A Regularized Galerkin Boundary Element Method for 3D Potential Flow
The Lagrangian VortexBoundary Element simulation of flow about zero thickness membranes involves the prediction of a corresponding potential flow (via the derivative boundary integral equation for the Neumann problem describing the potential jump distribution on the surface). This could be achieved by the commonly used Panel Method (PM), which assumes piecewise constant variation of the potential jump across the boundary elements/panels. Unfortunately, the velocity evaluations by the Panel Method are severely spiked and of O(1) accuracy for points that are proximal to the membrane surface  thus, adversely affecting the stability and the overall accuracy of the VortexBoundary Element simulations.
To this end, we have formulated a fully Regularized Galerkin Boundary Element Method (RGBEM) for high order prediction of 3D potential flow about zero thickness membranes [16], [17]. Two significant attributes of RGBEM are:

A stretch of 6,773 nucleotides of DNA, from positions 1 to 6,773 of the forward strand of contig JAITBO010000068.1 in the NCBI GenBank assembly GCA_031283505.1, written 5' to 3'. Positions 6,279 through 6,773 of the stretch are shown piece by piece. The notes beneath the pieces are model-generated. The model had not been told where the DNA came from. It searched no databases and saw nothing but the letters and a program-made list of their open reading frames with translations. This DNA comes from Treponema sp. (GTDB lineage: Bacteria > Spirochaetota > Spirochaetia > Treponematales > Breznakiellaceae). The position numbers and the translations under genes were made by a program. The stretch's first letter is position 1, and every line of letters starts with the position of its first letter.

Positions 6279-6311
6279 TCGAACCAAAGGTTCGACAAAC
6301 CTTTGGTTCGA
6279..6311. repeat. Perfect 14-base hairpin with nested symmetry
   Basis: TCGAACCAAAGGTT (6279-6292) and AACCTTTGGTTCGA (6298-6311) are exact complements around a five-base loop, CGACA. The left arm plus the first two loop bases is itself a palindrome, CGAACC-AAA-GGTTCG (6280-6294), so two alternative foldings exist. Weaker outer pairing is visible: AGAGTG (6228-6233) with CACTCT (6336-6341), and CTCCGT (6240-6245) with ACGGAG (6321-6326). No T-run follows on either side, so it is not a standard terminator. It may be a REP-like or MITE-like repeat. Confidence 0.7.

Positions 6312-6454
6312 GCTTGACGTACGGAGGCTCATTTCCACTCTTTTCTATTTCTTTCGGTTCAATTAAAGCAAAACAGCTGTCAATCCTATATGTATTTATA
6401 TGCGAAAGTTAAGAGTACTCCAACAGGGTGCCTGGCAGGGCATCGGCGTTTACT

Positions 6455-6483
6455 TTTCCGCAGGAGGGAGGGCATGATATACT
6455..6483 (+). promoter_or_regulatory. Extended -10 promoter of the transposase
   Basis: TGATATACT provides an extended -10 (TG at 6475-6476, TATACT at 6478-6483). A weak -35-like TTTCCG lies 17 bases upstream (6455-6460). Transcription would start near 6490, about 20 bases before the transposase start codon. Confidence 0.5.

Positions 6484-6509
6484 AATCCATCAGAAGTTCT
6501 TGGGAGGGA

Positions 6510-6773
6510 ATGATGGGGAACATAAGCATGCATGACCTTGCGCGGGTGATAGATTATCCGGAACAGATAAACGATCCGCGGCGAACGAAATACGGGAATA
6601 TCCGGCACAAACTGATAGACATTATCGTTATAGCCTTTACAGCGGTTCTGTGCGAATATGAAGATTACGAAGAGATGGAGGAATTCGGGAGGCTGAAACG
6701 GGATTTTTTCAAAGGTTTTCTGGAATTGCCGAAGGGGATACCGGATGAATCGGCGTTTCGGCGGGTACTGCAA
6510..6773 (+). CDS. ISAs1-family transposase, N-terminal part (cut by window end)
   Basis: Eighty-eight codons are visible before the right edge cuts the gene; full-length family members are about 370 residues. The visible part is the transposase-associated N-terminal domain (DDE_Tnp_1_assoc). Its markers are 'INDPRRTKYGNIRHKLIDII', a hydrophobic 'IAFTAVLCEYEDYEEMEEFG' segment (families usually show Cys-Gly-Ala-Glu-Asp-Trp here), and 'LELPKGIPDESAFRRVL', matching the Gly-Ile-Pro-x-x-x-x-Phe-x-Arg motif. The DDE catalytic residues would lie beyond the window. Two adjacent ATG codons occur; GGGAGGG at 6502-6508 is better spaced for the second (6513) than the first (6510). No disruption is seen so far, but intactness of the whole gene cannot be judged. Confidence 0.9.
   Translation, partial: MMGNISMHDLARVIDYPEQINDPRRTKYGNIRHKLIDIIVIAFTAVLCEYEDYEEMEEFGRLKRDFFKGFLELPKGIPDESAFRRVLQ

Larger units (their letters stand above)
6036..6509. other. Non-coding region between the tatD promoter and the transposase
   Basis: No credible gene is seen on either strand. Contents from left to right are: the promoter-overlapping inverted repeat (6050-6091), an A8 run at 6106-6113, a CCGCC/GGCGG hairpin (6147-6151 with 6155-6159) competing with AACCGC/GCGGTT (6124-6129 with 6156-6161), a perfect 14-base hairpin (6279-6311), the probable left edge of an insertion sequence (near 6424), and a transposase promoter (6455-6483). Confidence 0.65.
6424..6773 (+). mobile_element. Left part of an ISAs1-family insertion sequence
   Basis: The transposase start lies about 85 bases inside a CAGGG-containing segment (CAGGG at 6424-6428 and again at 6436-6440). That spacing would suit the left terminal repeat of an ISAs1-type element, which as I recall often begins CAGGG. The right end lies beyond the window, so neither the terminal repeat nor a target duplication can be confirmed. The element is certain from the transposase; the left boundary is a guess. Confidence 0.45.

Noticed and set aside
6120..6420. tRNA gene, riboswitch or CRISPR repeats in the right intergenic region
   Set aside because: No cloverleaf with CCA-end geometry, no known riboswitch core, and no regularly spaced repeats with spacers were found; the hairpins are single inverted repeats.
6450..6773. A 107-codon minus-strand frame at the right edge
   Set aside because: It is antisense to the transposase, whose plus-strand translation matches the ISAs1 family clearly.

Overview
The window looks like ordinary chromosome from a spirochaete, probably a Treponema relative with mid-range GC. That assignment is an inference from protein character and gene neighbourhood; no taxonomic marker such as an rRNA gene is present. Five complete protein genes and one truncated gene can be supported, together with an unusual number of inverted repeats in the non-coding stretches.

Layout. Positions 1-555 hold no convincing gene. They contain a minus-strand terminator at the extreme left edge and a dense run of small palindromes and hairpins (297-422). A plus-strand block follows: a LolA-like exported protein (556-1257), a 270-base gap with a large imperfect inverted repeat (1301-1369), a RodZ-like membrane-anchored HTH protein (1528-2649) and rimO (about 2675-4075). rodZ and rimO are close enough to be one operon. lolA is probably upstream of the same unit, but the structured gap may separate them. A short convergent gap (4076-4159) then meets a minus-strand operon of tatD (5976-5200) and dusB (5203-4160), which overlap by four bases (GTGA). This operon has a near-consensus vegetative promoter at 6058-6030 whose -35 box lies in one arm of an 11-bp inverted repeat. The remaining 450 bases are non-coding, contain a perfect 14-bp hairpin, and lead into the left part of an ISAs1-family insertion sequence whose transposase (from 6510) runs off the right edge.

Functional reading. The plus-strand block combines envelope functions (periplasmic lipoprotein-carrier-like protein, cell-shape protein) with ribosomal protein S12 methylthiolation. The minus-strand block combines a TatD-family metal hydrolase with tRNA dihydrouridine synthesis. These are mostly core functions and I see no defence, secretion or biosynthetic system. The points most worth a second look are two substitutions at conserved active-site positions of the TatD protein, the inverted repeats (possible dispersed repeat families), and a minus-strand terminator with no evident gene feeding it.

For this project, we have implemented our RGBEM for linear variation of the potential jump across plane triangular elements.
The robustness of RGBEM relative to PM was tested using the example of potential flow normal to a flat square plate (of unit sides). The following view of the velocity vector field at the plane of symmetry depicts the orientation of the plate and the direction of the flow. The plate is on the xy plane and is centered at (x=y=0.5,z=0). The flow is in the positive z direction.
Note that the velocity profiles obtained by PM are severely spiked at points that correspond to the boundary element edges. This is because the potential jump is piecewise constant across the panels and its derivatives at the panel edges would necessarily yield spikes! In contrast, the linear RGBEM leads to piecewise constant tangential velocities; i.e., no spikes as verified in the following plot. However, a log singularity exists in the normal component of the velocity; nevertheless, it is a significant improvement compared to the spikes due to the PM prediction. In the following we note that the RGBEM profiles using only 200 triangular elements are better converged and smoother than the PM profiles using 3042 elements. Indeed, PM profiles using 12482 elements  a 62fold increase in the number of elements  still display significant spikes!